Anesthesiology pp 429-434 | Cite as

Anesthesia for Children with Cerebral Palsy

  • Ilana Fromer
  • Kumar Belani


Cerebral Palsy (CP) is the most common movement disorder in children with world-wide prevalence estimated to be between 1.5 and 4 per 1000 live births. One U.S. surveillance study of children from birth to age 8 found the rate of CP to be 3.1 per 1000 (Christensen et al., Dev Med Child Neurol 56(1):59–65, 2014; Rosenbaum et al., Dev Med Child Neurol Suppl 109:8–14, 2007) indicating approximately 1/300 children in the U.S. have CP. Although the prevalence of CP appears to have remained constant over the last 20 years, a 2016 Cochrane review suggests that due to newer neonatal interventions and advances in obstetrical care, the incidence and severity of CP may be decreasing (Shepherd et al., Cochrane Database Syst Rev (10):1–12, 2016). Nevertheless, patients with CP are still commonly encountered in anesthesia practice. With the myriad of treatments and surgical interventions presently available these patients, particularly children, are frequently exposed to anesthesia and carry significant perioperative risks—as high as 63.1% according to a recent study (Wass et al., J Child Neurol 27(7):859–66, 2012). This chapter will focus on important perioperative considerations during the care of a pediatric patient with CP. Table 45.1 provides a summary of anesthesia considerations in children with Cerebral palsy.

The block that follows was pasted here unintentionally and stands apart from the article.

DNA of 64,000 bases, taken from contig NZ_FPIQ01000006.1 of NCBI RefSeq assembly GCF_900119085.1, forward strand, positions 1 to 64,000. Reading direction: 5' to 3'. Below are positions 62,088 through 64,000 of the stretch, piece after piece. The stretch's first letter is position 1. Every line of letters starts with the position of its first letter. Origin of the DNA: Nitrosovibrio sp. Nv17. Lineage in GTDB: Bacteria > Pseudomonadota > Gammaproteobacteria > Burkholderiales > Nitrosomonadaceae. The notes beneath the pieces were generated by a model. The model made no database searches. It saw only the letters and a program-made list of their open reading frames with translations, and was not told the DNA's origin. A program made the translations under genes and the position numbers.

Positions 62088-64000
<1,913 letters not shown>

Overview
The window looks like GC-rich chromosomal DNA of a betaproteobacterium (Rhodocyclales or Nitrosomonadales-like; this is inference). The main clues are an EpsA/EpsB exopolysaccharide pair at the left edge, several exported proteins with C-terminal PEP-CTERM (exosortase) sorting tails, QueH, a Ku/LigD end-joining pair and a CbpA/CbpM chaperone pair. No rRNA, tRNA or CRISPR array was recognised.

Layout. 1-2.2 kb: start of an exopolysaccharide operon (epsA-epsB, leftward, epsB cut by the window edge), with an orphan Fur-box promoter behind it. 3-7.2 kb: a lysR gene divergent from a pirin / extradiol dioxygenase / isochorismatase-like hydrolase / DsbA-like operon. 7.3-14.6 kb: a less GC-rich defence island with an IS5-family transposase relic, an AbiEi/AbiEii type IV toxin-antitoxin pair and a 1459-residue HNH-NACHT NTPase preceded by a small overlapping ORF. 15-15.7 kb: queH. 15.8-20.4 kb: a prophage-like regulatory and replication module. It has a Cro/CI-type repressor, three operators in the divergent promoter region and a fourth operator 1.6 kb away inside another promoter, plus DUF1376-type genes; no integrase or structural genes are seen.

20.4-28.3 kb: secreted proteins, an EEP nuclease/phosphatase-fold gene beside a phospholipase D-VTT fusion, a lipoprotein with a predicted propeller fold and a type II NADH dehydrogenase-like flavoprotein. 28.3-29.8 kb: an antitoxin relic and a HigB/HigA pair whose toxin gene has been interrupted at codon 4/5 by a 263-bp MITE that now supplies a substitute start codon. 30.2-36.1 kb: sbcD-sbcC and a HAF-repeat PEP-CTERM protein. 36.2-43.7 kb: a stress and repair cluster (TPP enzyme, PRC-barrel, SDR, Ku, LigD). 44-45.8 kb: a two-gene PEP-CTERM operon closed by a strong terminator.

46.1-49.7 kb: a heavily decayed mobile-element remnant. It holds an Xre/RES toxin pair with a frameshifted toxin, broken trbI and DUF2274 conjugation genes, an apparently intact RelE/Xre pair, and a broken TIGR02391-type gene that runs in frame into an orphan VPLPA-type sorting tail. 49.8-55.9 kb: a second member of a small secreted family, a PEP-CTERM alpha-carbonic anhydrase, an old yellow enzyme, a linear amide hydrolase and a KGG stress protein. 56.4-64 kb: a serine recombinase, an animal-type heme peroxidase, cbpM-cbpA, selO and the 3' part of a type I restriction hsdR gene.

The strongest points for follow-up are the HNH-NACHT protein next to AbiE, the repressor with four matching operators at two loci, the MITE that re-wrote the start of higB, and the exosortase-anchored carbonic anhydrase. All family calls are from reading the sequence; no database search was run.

Cerebral palsy Neuromuscular disorders Pediatric anesthesia 


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© Springer International Publishing AG, part of Springer Nature 2018

Authors and Affiliations

  • Ilana Fromer
    • 1
  • Kumar Belani
    • 1
  1. 1.Department of AnesthesiologyUniversity of Minnesota, Masonic Children’s HospitalMinneapolisUSA

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